4 Major Reasons to Sell Value First

from Guy Kawasaki

 

Guy Kawasaki is one of those people who almost needs no introduction. The Silicon Valley-based author, speaker, and entrepreneur has had a notable career advising and evangelizing some of the world’s hottest companies, including Apple, Nike, Audi, Google, Microsoft, and Mercedes-Benz.

Based on his extensive experience, Kawasaki is the first to admit “the best way to recruit, evangelize, market, and sell is to have a great product. Because selling, marketing, and evangelizing a great product is easy. Selling, marketing, and evangelizing crap is hard.” There is, however, a catch.

As he shared on a recent Series Pass, even when a product is amazing, the approach to selling it is often erroneous. It’s pitched as a “patent-pending, curve-jumping, paradigm-shifting, enterprise-class, scalable, revolutionary” solution. Yet “every other CEO also stands up and says the same thing.”

According to Kawasaki, “Unless you’re saying something that’s directly opposite what everybody else is saying, you’re not saying anything.” And how exactly do you swim against the stream so you’re not hitting up your prospects with the same old sales pitch? By selling the value of what your company does, not the product or solution it offers.

While there are many reasons to this approach, here are four of the big ones:

1. Differentiating your product

“The genesis of most great tech companies is that people are creating something that they themselves want to use,” said Kawasaki. A first step to selling value is to tell your story. “People have been just pummeled with the same BS,” he adds. You can differentiate your company by letting prospects in on what’s at the heart of what you do.

Kawasaki shares that Apple Co-Founder Steve Wozniak first wondered why it was so hard for the average person to get access to a computer. You had to work for a large company, or the government, or attend a university. “Why couldn’t computers be smaller, cheaper, and easier to use? So in their garage they created Apple,” he said.

2. Giving your business longevity

“Most companies define themselves in terms of what they do, as opposed to the benefits they provide,” said Kawasaki. The danger in this is what happens when what you do is disrupted? Kawasaki further illustrates this by using ice as an example. Theoretically, its benefit is cleanliness and convenience. Whether you harvest ice, freeze water, or build a refrigerator, “it’s all the same.”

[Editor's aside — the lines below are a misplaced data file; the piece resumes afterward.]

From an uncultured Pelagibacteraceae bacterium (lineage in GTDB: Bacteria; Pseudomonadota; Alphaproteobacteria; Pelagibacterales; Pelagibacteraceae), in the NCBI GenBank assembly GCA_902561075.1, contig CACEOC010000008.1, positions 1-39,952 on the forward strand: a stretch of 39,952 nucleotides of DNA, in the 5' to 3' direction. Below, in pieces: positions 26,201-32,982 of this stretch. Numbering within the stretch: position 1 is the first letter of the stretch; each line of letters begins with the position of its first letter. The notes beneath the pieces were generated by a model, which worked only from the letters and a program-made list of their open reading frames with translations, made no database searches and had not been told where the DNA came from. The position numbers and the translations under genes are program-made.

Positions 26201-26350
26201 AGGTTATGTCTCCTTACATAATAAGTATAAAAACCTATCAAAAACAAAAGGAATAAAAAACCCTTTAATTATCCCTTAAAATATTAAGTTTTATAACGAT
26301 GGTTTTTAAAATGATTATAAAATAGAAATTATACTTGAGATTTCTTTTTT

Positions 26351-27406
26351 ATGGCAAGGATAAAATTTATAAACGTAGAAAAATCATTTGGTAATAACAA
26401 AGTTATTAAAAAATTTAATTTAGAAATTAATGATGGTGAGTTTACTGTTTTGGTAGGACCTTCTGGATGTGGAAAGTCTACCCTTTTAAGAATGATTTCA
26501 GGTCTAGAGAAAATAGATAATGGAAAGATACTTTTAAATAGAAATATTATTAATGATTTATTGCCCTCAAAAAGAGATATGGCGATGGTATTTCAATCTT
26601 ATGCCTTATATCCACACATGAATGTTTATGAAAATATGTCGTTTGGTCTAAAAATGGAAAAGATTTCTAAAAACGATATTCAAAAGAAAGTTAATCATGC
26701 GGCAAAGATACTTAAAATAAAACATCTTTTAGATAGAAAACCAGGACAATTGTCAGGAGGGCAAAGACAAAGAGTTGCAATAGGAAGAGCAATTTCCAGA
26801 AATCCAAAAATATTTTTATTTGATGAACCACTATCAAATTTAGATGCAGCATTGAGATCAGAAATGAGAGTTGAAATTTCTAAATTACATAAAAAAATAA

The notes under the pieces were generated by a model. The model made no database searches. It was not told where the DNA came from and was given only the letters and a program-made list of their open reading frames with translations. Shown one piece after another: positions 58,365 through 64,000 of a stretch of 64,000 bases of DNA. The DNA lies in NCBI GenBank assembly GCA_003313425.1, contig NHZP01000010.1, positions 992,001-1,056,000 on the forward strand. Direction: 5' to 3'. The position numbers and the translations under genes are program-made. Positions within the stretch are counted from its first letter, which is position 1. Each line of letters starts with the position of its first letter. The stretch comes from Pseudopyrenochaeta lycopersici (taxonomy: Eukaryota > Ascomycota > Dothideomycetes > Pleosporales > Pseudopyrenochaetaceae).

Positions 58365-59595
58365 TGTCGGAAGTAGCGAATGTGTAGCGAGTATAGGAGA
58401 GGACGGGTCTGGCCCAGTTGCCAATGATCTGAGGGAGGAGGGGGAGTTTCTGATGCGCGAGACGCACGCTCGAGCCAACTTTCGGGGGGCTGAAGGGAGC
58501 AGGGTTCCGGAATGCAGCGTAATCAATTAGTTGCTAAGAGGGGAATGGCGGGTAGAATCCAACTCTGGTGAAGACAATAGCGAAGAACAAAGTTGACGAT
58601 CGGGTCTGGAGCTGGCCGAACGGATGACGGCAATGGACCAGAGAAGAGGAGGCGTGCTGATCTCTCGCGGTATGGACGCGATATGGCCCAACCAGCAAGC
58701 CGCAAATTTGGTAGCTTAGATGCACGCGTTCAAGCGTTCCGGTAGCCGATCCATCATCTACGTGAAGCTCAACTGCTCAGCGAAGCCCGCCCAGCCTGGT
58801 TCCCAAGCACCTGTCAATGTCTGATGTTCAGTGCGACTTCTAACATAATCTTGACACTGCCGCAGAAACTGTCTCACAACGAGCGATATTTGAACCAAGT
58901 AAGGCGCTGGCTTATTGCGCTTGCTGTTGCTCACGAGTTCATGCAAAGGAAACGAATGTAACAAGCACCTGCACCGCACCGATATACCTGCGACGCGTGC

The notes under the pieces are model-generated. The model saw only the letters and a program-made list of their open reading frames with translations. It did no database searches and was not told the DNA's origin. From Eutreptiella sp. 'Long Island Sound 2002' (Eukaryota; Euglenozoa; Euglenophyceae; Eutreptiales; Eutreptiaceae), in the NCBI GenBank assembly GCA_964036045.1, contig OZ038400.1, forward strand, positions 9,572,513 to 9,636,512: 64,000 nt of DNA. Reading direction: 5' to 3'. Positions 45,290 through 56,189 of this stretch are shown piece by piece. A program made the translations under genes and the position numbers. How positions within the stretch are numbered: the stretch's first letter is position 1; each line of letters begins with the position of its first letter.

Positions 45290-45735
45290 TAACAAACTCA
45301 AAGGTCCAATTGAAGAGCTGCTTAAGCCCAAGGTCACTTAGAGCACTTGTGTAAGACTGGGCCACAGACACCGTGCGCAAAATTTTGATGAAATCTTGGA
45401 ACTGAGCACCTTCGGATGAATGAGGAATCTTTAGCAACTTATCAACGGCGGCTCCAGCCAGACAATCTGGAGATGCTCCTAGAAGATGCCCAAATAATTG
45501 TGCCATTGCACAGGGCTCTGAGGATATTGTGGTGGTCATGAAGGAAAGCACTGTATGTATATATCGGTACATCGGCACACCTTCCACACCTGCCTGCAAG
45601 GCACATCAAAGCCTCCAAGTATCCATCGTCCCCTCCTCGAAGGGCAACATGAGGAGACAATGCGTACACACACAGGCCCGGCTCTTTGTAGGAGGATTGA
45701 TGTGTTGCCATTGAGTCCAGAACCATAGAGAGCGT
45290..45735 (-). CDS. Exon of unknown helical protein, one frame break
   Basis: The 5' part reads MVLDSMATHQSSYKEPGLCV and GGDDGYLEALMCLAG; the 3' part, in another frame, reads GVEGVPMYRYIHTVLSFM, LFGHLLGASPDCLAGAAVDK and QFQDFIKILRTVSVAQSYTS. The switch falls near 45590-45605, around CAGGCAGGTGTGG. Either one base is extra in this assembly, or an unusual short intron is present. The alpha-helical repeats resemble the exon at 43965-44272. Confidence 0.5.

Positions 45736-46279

Not for the lake ice harvesters of the late 1800s and early 1900s. They were disrupted by the ice factory that froze water centrally and delivered it by trucks. And the ice factory was disrupted by the manufacturers of freezers and refrigerators that could live in every home.

“The very interesting story is that none of the ice harvesters became ice factories and none of the ice factories became refrigerator companies,” said Kawasaki. They were stuck in the ice making business, instead of focusing on the value their product provided.

3. Getting people to follow you

Right up there with the importance of having a great product is having an all-star team that believes in you and your product, and can sell it. “The ultimate recruitment story for me was in 1983,” said Kawasaki. “My classmate from Stanford takes me to this office in Apple and he says you can’t tell anybody what I’m going to show you.”

What this classmate proceeded to demonstrate was MacPaint and MacWrite on the Macintosh computer. The value was immediately evident to Kawasaki. Unlike the cumbersome Apple 2, it was easy and intuitive to write and draw. “It was like a religious experience. The skies parted, angels started to sing,” said Kawasaki, adding that “any idiot” could have evangelized that product.

4. Earning the right to promote

Even when selling on value, at some point you are going to have to introduce your product. “If you provide value, you can get away with promotions. That's the whole basis of my social media,” said Kawasaki.

His approach, including with his massive audience of 1.47 million Twitter followers, is to entertain, inform, and inspire. Kawasaki’s assumption then is that he also earns the right to promote his books, his company, the products he endorses, and his appearances, because he spends the far majority of his time providing value.

Most companies define themselves in terms of what they do, as opposed to the benefits they provide.”

Guy Kawasaki | Author, Speaker, Entrepreneur, and Evangelist

Learn More

How to Craft the Perfect Sales Pitch By Annie Simms,
Account Executive, Salesforce
The Simple Client Meeting Rules Every Salesperson Should Follow By Laura Stack,
President and CEO, Productivity Keynote Speaker and Author, The Productivity Pro, Inc.
 
Watch the Salesforce Series Pass webcast with Guy Kawasaki - 'The Biggest Tips for Business Growth.'
 
 
 

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